Generally Accepted Accounting Practices

Essay by BigpapabearUniversity, Bachelor'sA, August 2010

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�PAGE � �PAGE �4� Generally Accepted Auditing Standards

Generally Accepted Auditing Standards

Carl R. Foster

January 12, 2009

Mark Stillion

University of Phoenix

Generally Accepted Auditing Standards

The elements of the Generally Accepted Auditing Standards (GAAS), and how these standards apply to financial, operational, and compliance audits will be described. Also, an explanation of the effects that the Sarbanes-Oxley Act of 2002 (SOX), and the Public Company Accounting Oversight Board (PCAOB), will have on audits of publicly traded companies. Discussion on additional requirements that are placed on auditors from this act, and the actions of the PCAOB will ensue.

Auditing is a process by which economic events and processes are evaluated and verified as true and correct. The information is then evaluated to ensure that it follows GAAP or any other standards that apply. GAAS should be considered as the minimum standard required of an auditor in the execution of an audit engagement.

The ultimate legal question is whether the auditor adhered to reasonable circumstances in compliance with GAAS and GAAP.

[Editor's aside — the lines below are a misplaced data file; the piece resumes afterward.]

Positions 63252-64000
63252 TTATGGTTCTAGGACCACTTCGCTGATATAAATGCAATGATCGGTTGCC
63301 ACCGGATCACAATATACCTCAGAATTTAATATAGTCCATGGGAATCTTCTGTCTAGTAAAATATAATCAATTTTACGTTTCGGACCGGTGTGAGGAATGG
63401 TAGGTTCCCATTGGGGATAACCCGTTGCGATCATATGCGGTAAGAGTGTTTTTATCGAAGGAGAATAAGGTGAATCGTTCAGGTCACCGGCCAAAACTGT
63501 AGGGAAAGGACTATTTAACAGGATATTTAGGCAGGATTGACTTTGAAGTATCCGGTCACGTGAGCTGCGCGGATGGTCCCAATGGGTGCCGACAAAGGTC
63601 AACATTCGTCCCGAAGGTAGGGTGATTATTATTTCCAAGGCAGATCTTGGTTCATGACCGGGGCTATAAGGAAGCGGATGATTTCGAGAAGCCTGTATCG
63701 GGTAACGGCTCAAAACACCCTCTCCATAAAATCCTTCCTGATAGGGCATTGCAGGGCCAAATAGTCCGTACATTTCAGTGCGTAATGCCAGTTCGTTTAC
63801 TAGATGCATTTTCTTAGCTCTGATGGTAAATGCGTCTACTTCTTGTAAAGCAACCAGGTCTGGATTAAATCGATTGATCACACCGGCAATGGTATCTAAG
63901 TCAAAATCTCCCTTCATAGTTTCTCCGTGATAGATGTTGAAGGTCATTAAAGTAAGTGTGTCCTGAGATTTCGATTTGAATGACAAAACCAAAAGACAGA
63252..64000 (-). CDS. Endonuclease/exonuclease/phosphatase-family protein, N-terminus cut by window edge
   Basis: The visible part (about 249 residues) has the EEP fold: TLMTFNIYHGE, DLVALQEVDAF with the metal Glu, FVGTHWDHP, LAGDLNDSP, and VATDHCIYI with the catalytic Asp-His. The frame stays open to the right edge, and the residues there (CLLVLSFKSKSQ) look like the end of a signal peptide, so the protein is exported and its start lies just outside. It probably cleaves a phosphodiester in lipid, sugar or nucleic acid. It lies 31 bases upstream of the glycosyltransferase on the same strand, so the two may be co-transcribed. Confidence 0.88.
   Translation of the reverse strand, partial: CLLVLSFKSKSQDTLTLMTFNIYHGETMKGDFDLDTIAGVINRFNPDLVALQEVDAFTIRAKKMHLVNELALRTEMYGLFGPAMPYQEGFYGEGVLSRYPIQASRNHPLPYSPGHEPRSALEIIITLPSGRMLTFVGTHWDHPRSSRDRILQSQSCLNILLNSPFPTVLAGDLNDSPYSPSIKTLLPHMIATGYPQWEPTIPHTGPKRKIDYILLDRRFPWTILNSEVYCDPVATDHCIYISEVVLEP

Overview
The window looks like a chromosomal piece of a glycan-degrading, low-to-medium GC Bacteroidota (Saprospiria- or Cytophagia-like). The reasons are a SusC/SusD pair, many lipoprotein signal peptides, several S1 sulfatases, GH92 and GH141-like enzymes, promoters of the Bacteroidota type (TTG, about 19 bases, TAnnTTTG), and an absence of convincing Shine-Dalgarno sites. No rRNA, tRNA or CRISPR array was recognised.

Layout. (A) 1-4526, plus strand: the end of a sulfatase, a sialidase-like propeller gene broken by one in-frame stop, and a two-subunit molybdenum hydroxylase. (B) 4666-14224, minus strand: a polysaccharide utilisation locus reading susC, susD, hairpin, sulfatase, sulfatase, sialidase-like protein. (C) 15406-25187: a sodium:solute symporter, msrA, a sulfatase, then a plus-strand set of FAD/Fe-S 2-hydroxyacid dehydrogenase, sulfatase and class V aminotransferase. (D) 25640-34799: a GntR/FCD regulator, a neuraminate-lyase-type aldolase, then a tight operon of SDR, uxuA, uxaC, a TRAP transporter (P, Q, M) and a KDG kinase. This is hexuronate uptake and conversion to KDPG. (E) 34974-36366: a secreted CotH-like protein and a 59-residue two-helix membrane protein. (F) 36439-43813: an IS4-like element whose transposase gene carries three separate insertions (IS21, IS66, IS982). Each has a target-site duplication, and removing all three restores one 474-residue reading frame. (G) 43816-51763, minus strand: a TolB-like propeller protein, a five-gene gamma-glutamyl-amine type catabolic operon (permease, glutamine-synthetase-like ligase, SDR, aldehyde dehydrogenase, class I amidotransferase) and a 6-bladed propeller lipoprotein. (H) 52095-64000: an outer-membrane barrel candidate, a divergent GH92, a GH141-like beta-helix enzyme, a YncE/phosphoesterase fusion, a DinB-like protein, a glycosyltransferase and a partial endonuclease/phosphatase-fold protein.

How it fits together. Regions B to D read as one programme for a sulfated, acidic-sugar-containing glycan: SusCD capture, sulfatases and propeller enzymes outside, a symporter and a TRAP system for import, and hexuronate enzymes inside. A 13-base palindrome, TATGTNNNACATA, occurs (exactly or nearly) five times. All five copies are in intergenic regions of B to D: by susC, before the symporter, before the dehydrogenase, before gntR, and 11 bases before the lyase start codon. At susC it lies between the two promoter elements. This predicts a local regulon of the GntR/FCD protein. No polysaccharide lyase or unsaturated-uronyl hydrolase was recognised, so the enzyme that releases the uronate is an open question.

Generally Accepted Auditing Standards Generally Accepted Auditing Standards or GAAS is "a set of systematic guidelines used by auditors when conducting audits on companies' finances, ensuring the accuracy, consistency and verifiability of auditors' actions and reports" (Lexico Publishing Group, 2008). The following paper will explain the elements of GAAS and how GAAS is applied to audits. GAAS has three elements. They are general standards, standards of field work, and standards of reporting. These standards have their own set of rules with strict adherence during every auditing process. General standards are the qualifications the auditor must have before an individual can perform an audit. There are three general standards, adequate technical training and proficiency, independence in mental attitude, and due professional care. The main points are: 1. The audit is...